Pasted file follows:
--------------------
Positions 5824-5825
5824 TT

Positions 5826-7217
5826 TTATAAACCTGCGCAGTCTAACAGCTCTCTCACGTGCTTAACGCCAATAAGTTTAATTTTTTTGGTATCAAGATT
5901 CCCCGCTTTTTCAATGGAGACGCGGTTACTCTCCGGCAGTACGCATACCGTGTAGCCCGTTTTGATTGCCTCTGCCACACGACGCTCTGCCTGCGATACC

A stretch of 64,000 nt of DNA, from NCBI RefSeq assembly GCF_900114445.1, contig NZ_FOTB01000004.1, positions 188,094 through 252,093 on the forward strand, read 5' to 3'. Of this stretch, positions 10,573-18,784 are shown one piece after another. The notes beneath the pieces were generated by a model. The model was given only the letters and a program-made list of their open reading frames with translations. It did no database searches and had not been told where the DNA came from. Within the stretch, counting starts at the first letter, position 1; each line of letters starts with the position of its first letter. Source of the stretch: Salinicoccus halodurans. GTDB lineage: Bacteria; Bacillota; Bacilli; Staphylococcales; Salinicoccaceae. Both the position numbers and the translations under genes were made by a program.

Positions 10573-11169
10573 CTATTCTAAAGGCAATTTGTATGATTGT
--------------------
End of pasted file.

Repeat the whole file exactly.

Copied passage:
Positions 5824-5825
5824 TT

Positions 5826-7217
5826 TTATAAACCTGCGCAGTCTAACAGCTCTCTCACGTGCTTAACGCCAATAAGTTTAATTTTTTTGGTATCAAGATT
5901 CCCCGCTTTTTCAATGGAGACGCGGTTACTCTCCGGCAGTACGCATACCGTGTAGCCCGTTTTGATTGCCTCTGCCACACGACGCTCTGCCTGCGATACC

A stretch of 64,000 nt of DNA, from NCBI RefSeq assembly GCF_900114445.1, contig NZ_FOTB01000004.1, positions 188,094 through 252,093 on the forward strand, read 5' to 3'. Of this stretch, positions 10,573-18,784 are shown one piece after another. The notes beneath the pieces were generated by a model. The model was given only the letters and a program-made list of their open reading frames with translations. It did no database searches and had not been told where the DNA came from. Within the stretch, counting starts at the first letter, position 1; each line of letters starts with the position of its first letter. Source of the stretch: Salinicoccus halodurans. GTDB lineage: Bacteria; Bacillota; Bacilli; Staphylococcales; Salinicoccaceae. Both the position numbers and the translations under genes were made by a program.

Positions 10573-11169
10573 CTATTCTAAAGGCAATTTGTATGATTGT